Making Media Literacy Central to Digital Citizenship
that kind of tech — expensive, bleeding-edge tools — makes headlines but doesn’t make it into many classrooms, especially the most needy ones. What does, however, is video.
68 percent of teachers are using video in their classrooms, and 74 percent of middle schoolers are watching videos for learning.
Video is a key aspect of our always-online attention economy that’s impacting votingbehavior, and fueling hate speech and trolling. Put simply: Video is a contested civic space.
We need to move from a conflation of digital citizenship with internet safety and protectionism to a view of digital citizenship that’s pro-active and prioritizes media literacy and savvy.
equip students with some essential questions they can use to unpack the intentions of anything they encounter. One way to facilitate this thinking is by using a tool like EdPuzzle
We need new ways of thinking that are web-specific. Mike Caulfield’s e-book is a great deep dive into this topic, but as an introduction to web literacy you might first dig into the notion of reading “around” as well as “down” media — that is, encouraging students to not just analyze the specific video or site they’re looking at but related content (e.g., where else an image appears using a reverse Google image search).
Active viewing — engaging more thoughtfully and deeply with what you watch — is a tried-and-true teaching strategy for making sure you don’t just watch media but retain information.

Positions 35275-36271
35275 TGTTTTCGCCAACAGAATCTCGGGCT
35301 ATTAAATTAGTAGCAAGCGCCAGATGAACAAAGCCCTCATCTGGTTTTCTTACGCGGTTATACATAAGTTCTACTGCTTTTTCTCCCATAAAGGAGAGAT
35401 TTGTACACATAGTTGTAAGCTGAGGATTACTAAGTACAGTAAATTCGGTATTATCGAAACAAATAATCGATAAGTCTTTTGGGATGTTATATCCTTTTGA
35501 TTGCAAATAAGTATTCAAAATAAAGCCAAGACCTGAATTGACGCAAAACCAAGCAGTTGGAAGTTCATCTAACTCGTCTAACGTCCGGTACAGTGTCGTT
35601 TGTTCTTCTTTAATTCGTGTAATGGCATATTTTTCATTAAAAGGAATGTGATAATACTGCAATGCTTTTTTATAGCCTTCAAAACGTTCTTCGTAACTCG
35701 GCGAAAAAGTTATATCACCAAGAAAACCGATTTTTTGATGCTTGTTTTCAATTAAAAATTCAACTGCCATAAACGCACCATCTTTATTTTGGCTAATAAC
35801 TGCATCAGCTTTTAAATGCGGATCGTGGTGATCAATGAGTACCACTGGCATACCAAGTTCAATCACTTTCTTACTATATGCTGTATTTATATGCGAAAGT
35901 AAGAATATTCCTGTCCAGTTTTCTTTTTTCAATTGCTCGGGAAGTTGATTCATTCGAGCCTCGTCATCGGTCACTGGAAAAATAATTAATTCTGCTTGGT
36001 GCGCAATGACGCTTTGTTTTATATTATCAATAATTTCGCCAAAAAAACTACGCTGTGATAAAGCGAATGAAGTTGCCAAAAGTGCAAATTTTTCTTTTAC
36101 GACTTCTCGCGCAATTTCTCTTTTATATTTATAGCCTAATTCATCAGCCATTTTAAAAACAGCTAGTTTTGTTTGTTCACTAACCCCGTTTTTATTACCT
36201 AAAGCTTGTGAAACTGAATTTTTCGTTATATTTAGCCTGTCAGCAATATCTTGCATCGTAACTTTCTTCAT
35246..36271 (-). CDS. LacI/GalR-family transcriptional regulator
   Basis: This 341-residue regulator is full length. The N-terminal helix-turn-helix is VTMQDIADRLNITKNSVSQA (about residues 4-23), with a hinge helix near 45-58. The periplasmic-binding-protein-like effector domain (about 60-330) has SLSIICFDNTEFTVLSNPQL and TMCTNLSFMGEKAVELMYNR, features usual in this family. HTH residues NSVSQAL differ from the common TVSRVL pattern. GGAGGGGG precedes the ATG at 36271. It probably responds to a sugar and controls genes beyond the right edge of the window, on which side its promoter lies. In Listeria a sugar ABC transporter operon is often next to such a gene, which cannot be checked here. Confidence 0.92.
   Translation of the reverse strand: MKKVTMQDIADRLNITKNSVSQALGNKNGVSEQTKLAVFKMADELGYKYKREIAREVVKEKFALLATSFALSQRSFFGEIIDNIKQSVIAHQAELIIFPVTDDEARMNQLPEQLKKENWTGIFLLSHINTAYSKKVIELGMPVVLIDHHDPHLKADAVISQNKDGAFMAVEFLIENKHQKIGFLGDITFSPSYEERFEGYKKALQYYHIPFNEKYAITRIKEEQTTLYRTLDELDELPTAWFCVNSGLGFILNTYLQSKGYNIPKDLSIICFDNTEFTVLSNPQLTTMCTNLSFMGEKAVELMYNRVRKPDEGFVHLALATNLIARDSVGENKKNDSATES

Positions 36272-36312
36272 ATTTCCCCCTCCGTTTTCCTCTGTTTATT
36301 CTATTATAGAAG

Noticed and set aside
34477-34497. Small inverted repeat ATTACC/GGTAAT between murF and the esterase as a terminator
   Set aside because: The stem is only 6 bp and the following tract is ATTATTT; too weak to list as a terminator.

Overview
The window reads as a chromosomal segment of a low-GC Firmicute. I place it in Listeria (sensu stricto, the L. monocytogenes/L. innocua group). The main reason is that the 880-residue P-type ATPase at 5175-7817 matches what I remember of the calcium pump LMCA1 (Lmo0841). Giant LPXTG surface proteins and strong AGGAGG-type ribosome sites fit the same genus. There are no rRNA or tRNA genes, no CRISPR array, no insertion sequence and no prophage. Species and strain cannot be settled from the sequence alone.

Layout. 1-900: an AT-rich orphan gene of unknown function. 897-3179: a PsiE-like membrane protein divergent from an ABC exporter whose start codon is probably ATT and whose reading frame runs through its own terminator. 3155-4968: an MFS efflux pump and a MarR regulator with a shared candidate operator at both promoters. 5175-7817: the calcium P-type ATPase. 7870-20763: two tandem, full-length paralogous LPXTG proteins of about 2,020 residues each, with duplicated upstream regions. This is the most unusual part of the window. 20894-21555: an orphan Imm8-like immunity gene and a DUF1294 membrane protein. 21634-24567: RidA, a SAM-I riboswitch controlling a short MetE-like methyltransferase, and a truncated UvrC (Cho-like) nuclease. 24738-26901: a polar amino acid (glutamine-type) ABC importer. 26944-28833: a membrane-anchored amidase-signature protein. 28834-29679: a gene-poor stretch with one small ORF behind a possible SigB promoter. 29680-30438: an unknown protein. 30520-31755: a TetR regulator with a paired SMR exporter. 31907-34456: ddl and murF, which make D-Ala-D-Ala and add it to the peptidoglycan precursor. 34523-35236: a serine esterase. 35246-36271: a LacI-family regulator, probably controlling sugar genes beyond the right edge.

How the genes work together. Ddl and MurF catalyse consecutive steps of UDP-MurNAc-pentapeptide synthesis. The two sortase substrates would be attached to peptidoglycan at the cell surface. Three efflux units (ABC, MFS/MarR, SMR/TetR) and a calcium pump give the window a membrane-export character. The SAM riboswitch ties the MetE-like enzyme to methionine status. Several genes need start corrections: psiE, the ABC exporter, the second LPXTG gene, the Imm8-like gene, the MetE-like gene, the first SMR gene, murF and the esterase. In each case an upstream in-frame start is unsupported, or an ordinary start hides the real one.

For this content, students shouldn’t just be working toward comprehension but critique; they need to not just understand what they watch, but also have something to say about it. One of my favorite techniques for facilitating this more dialogic and critical mode of video viewing is by using aclassroom backchannel, like TodaysMeet, during video viewings
only 3 percent of the time tweens and teens spend using social media is focused on creation
There are a ton of options out there for facilitating video creation and remix, but two of my favorites are MediaBreaker and Vidcode.
The Anti-Defamation League and Teaching Tolerance have lesson plans that connect to both past and present struggles, and one can also look to the co-created syllabi that have sprung up around Black Lives Matter, Charlottesville, and beyond. Pair these resources with video creation tools,
more on media literacy in this IMS blog
more on digital citizenship in this IMS blog